Our biggest challenge was definitely the integration process. There was nothing for us to base our work on, no precedent for what we were doing. 

The other elements of the experience - access to the petition, the donation tool, the radio channels, and the notifications, for example - were all pre-existing game elements. In those cases, we just had to adapt them to fit our needs. 

It was time-consuming, but we knew what we had to do. 

How is the project communicated to gamers? Is there a risk with dealing with the modding community rather than through the software developers themselves?

To reach the gaming community, we turned to its “leaders”: gamers themselves. 

We recruited dozens of streamers to stream Flying Guardians live and produce content on Twitch, YouTube, Instagram, TikTok, and elsewhere.

Over a few months, there were times when we thought it might be impossible.

We also got the support of digital influencers, who received a press kit telling the story of the project. They posted Stories and other content that helped introduce the Flying Guardians to even more gamers. 

The engagement far exceeded our expectations. The gaming community, especially people who were already into Microsoft Flight Simulator, really embraced the project. Hundreds of environmental alerts were submitted in the first days. 

It’s really amazing to think that now, each player can be a real-life defender of the forest.

That’s what you call taking gaming to another level.

Click image to enlarge

Do you see this tech scaling further? Will there be a second stage to the activation?

From the get-go, Flying Guardians felt like it could be expanded, scaled out to other countries. And that’s the question everyone asks.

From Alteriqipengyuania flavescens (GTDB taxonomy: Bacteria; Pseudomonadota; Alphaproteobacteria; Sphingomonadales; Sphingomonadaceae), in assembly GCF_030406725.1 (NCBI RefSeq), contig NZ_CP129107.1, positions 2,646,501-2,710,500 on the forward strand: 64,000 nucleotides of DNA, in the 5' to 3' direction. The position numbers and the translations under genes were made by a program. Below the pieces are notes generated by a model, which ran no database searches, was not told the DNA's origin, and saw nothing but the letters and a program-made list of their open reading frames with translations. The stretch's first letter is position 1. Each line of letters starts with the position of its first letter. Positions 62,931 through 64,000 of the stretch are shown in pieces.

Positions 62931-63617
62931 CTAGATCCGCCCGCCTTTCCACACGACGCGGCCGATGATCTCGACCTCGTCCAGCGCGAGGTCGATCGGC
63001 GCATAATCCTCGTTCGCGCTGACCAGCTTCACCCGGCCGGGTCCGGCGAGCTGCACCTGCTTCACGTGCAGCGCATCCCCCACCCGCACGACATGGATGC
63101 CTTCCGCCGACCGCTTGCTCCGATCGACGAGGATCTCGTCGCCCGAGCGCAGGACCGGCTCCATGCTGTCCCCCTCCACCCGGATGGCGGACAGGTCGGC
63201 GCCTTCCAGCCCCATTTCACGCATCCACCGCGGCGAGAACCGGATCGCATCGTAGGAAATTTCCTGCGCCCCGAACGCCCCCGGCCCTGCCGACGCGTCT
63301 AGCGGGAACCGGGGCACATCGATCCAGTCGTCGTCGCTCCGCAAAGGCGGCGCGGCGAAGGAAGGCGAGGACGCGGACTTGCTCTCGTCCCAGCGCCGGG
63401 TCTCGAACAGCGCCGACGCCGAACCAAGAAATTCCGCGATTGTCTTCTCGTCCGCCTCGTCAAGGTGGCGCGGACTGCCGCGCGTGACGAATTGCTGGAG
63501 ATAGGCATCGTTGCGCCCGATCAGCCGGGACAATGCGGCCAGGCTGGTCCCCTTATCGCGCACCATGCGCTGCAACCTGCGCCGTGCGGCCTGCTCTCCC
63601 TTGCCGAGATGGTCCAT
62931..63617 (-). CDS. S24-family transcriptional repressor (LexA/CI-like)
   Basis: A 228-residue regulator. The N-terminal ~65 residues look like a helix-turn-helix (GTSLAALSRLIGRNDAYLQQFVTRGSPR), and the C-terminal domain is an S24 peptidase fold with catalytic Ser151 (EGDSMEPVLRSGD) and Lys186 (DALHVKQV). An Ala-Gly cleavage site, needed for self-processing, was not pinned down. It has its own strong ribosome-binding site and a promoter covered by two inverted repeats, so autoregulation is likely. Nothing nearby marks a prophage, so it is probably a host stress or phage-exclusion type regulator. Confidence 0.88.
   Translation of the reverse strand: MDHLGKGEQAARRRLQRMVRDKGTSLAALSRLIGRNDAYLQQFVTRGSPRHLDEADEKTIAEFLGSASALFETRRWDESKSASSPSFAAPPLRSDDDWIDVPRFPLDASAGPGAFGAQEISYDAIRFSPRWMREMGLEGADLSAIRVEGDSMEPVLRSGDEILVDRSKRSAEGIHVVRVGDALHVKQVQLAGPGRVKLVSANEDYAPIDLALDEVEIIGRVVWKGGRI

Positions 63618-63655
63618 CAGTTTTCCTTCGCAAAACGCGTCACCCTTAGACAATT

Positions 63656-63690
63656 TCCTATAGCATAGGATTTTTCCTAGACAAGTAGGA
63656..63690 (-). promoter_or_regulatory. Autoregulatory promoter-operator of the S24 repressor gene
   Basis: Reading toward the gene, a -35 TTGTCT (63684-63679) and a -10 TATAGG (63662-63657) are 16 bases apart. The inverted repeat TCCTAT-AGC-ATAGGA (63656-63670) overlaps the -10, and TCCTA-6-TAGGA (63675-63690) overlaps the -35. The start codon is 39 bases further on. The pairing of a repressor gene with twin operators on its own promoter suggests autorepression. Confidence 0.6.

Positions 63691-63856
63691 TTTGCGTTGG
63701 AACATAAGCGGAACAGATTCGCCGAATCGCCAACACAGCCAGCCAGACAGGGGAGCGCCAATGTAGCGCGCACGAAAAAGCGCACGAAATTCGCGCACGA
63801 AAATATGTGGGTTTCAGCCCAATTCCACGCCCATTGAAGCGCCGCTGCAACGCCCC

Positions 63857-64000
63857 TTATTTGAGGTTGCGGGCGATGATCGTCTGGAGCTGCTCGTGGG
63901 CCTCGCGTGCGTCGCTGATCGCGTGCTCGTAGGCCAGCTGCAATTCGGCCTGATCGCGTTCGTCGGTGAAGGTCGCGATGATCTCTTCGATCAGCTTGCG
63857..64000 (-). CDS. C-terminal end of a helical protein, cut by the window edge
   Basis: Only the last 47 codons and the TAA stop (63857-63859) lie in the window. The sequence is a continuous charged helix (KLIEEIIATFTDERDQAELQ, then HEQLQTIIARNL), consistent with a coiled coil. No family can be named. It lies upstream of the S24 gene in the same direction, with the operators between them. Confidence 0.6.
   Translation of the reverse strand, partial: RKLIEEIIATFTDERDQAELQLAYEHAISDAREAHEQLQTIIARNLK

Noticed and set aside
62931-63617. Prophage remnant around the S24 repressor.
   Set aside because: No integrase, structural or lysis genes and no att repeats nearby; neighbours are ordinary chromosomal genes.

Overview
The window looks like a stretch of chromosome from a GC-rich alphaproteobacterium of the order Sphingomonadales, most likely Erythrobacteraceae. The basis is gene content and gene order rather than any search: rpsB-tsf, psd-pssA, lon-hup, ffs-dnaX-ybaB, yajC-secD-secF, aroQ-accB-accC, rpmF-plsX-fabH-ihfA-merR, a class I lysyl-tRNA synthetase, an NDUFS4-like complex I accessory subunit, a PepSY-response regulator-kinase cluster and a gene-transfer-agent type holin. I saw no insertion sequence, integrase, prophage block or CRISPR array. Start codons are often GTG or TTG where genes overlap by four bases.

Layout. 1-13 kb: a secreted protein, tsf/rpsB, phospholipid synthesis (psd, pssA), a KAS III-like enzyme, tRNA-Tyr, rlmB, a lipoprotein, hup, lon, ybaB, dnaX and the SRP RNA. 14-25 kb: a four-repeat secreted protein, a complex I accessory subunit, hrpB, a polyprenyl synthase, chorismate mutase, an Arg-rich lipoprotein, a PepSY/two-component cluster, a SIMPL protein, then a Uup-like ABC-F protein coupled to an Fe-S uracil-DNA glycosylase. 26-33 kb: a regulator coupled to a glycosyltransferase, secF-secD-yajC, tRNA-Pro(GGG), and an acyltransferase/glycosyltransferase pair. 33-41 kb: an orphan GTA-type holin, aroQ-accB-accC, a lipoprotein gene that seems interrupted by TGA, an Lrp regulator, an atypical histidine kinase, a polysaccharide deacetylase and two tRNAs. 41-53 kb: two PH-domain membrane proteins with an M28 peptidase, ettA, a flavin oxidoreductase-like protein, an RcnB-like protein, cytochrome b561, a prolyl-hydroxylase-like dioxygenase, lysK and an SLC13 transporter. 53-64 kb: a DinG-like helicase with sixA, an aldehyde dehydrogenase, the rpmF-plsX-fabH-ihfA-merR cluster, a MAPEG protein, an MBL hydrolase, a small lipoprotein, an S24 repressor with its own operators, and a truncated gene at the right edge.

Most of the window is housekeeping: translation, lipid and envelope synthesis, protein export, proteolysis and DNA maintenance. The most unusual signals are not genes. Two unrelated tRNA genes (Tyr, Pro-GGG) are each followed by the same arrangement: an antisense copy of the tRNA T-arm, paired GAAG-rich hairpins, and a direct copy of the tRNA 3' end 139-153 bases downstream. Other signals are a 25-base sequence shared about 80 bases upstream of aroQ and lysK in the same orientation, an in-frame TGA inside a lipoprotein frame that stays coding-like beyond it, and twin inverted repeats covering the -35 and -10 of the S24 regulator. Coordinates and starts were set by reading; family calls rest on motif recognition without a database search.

The answer is: yes, we’ve got big plans, and big dreams. Especially because of the feedback we’ve been getting about the project – from specialists, the press, and gamers themselves. 

Since the coordinates are real, we could easily expand to anywhere in the world. Our first mission is focused on the Amazon, but our goal was always to create a tool that could be used on an ongoing basis. 

For the time being, we’re focused on this first stage; but before too long, we should be back with more news. 

The project does a great job of harnessing the 'people power' of gamers and tech. Is this a trend you'd like to explore further? What do you think the industry could learn from this?

That was always our goal – to give people the power to make a difference.  

That’s what Flying Guardians is about. It’s about letting anyone and everyone be an agent for change. Someone who can watch over nature and defend it. 

It might seem like it’s about tech. But it’s about people. 

I think that when people – not just us, but the whole creative industry – when we look to the gaming world, that’s what we’re looking for. A way to engage people. 

Flying Guardians is about letting anyone and everyone be an agent for change.

Whether it’s with a story, an experience, as we’ve seen elsewhere, or by transforming a game into an interactive environmental defense tool, as with Flying Guardians

We couldn’t be prouder of the result, particularly because it was a partnership with two incredible organizations, Planet and Greenpeace, and because it’s about such an important issue: preserving our planet. 

We can only hope that, in years to come, more projects follow the same path. And that the gaming world can increasingly be put in service of the real world.